In acute myeloid leukemias, there is an increased chance to develop thrombotic disorders. We hypothesized that in addition to leukemic promyelocytes, monocytic leukemia cells may also have a higher procoagulant activity.Methods:
Fibrin formation was assessed by a one-stage clotting assay using a magnetic coagulometer. The thrombin generation test (TGT) of magnetically isolated normal human monocytes, intact leukemic cells and their isolated microparticles was performed by a fluorimetric assay. Phosphatidylserine (PS) expression of leukemic cells and microparticle number determinations were carried out by flow cytometry.Results:
All cell lines displayed a significant procoagulant potential compared to isolated normal human monocytes. In the TGT test, the mean of lagtime and the time to peak parameters were significantly shorter in leukemic cells (3.9-4.7 and 9.9-10.3 min) compared to monocytes (14.9 and 26.5 min). The mean of peak thrombin in various monocytic leukemia cell lines was 112.1-132.9 nM vs. 75.1 nM in monocytes; however, no significant difference was observed in the ETP parameter. Factor VII-deficient plasma abolished all procoagulant activity, whereas factor XII-deficient plasma did not affect the speed of fibrin formation and thrombin generation but modulated the amount of thrombin. Factor XI-deficient plasma affected the time to peak values in one leukemic cell line and also attenuated peak thrombin. Leukemia cell-derived microparticles from all three cell lines exerted a procoagulant effect by significantly shortening the lagtime in TGT; there was a nonsignificant difference in case of ETP parameter.Conclusions:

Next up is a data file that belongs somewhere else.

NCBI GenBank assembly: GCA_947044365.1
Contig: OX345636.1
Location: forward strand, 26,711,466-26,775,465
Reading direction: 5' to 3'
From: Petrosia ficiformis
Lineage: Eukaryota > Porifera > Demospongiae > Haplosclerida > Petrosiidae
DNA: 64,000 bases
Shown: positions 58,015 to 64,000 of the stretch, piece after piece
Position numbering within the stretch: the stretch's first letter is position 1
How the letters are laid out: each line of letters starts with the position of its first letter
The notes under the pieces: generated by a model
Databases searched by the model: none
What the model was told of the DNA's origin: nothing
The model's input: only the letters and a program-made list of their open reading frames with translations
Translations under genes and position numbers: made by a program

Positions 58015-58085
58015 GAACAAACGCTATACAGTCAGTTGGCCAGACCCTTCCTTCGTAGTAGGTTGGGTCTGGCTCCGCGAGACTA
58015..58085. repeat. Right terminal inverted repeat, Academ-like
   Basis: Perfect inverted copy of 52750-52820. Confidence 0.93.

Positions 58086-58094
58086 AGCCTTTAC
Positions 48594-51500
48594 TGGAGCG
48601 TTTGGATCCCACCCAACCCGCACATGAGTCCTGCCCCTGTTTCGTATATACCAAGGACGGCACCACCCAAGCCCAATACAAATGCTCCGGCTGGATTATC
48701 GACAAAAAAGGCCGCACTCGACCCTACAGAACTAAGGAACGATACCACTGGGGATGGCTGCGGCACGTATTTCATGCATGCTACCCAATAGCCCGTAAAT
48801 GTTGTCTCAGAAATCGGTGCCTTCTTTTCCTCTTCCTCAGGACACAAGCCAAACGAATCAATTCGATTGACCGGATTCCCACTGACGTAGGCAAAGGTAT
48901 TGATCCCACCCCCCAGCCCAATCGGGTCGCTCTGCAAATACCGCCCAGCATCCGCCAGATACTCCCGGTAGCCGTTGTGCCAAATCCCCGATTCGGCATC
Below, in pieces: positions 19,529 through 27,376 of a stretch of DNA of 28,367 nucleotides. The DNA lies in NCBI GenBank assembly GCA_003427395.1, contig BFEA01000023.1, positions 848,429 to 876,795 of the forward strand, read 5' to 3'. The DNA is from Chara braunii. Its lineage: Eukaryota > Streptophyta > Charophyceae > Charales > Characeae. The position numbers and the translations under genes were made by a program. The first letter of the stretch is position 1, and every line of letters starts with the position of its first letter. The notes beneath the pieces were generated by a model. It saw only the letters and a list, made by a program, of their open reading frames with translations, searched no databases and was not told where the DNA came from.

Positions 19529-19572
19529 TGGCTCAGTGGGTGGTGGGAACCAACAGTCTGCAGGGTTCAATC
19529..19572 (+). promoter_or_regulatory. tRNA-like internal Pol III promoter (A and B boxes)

All investigated monocytic leukemia cell lines exhibited significant thrombin generation. This phenomenon was achieved by the procoagulants on the surface of leukemic cells as well as by their microparticles.